The best ham that Morton the Mousse has had in these parts is the house-cured ham at Cafe Rouge. It’s stuffed with garlic and aromatics, and finished on the rotisserie. Cafe Rouge has a variety of house-made deli meats, including corned beef and pastrami. They may be the best option in the area for cold cuts. The catch is: they carry only one meat at a time. Unless they’ve run out, in which case they carry none.

And a bonus ham: Gregoire occasionally offers baked ham and cheese croissants on their lunch menu. It’s just the sort of French comfort food that Gregoire excels at. The croissant is flaky and buttery, the bechamel creamy and satisfying, the ham thinly sliced and lightly salted, and the whole thing comes together perfectly.

Jeff highly, highly recommends pork chops at Bacar–they’re mesquite-grilled smoked kurobuto chops, and smoking gives them a great bacon-like taste.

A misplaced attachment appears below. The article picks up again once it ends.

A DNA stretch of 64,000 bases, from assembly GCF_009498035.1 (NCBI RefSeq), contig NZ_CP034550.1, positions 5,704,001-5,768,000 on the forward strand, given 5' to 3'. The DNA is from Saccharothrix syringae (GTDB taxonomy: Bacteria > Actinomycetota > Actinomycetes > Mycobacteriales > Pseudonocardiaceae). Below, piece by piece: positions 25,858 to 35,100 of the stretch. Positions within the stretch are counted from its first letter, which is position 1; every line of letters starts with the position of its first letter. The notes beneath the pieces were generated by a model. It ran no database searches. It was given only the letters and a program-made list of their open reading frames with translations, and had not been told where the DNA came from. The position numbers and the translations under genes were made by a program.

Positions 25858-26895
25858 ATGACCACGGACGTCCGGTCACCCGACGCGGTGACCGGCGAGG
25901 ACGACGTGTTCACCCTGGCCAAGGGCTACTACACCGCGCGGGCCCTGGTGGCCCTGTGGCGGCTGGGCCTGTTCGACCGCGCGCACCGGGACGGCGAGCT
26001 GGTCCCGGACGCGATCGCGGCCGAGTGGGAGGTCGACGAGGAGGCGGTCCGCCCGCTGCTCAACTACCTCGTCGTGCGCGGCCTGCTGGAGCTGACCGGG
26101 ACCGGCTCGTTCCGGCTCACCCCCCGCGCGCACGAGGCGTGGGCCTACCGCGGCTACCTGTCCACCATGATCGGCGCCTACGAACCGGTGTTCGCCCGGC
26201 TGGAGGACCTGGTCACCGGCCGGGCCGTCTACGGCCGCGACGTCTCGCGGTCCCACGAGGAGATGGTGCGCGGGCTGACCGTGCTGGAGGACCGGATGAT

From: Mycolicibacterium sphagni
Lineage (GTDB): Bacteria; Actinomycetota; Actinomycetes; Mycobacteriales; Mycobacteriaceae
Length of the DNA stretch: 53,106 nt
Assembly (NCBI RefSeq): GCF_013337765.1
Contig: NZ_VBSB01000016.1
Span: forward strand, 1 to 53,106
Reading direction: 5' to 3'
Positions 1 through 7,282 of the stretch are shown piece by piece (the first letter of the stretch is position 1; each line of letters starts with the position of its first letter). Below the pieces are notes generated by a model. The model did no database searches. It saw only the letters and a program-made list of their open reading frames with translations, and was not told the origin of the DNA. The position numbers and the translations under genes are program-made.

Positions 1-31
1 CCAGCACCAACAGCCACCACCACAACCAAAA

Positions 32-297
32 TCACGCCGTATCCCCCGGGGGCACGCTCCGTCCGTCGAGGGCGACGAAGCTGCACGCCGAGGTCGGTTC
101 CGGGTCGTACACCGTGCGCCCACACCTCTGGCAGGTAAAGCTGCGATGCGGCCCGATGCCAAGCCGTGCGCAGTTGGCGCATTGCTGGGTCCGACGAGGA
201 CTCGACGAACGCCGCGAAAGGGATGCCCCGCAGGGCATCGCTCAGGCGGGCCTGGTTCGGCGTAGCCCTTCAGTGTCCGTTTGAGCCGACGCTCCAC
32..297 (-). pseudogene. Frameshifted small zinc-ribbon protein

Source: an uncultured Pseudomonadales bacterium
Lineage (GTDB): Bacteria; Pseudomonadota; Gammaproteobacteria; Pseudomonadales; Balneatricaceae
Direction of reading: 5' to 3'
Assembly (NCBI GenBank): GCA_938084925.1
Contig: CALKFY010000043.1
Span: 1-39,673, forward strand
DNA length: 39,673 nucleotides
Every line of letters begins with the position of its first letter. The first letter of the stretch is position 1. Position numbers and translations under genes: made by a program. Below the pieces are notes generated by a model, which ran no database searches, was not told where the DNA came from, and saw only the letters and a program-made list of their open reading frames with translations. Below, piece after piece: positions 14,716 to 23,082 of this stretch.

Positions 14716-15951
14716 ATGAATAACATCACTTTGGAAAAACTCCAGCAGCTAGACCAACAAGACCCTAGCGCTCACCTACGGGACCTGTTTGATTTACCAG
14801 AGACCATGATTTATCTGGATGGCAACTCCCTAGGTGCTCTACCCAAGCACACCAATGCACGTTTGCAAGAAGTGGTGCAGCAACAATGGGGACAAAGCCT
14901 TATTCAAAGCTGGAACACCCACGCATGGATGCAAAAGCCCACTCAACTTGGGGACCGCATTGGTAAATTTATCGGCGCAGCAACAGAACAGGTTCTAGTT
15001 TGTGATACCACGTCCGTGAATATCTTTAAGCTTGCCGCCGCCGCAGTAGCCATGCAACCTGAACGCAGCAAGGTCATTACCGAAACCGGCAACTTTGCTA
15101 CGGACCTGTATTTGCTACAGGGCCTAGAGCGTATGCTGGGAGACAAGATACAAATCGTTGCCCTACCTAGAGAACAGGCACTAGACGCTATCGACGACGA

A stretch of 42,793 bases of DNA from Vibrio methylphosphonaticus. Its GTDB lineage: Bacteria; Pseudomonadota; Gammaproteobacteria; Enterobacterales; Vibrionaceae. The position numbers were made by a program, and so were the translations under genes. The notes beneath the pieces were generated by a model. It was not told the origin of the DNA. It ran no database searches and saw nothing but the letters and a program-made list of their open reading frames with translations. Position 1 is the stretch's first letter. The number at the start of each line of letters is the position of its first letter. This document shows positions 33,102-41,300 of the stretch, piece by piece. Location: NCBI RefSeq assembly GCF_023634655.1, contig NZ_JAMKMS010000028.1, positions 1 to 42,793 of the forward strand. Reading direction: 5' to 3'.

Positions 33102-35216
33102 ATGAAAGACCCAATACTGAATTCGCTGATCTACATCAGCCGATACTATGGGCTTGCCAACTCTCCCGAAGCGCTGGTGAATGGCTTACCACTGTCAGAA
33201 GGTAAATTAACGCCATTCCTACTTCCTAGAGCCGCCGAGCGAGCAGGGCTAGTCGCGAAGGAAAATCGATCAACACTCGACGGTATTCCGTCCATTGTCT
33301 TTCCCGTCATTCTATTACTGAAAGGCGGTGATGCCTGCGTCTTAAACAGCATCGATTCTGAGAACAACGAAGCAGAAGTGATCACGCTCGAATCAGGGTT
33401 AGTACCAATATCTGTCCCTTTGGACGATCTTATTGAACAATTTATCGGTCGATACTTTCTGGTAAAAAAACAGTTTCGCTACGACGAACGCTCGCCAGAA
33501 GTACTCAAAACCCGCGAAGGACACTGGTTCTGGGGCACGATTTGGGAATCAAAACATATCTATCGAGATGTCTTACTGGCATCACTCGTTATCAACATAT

Pizzaiolo [Temescal]
5008 Telegraph Ave., Oakland
510-652-4888
Map

Cafe Rouge Meat Market [East Bay]
1782 4th St., at Hearst, Berkeley
510-525-1440
Locater
Amazon Locater

Gregoire [East Bay]
2109 Cedar St., Berkeley
510-883-1893
Locater
Amazon Locater

Bacar Restaurant & Wine Salon [SOMA]
448 Brannan St., San Francisco
415-904-4100
Locater
Amazon Locater

Board Links
Mighty Fine Pork: Pizzaiolo, Fatted Calf, Cafe Rouge, Gregoire

Masters of the Bean

Masters of the Bean

Today’s coffee connoisseurs want to be on a first-name basis with their roaster. They want to know not only which country the beans came from but which region, or even which “estate.” They obsess over freshness and brew time and water temperature. READ MORE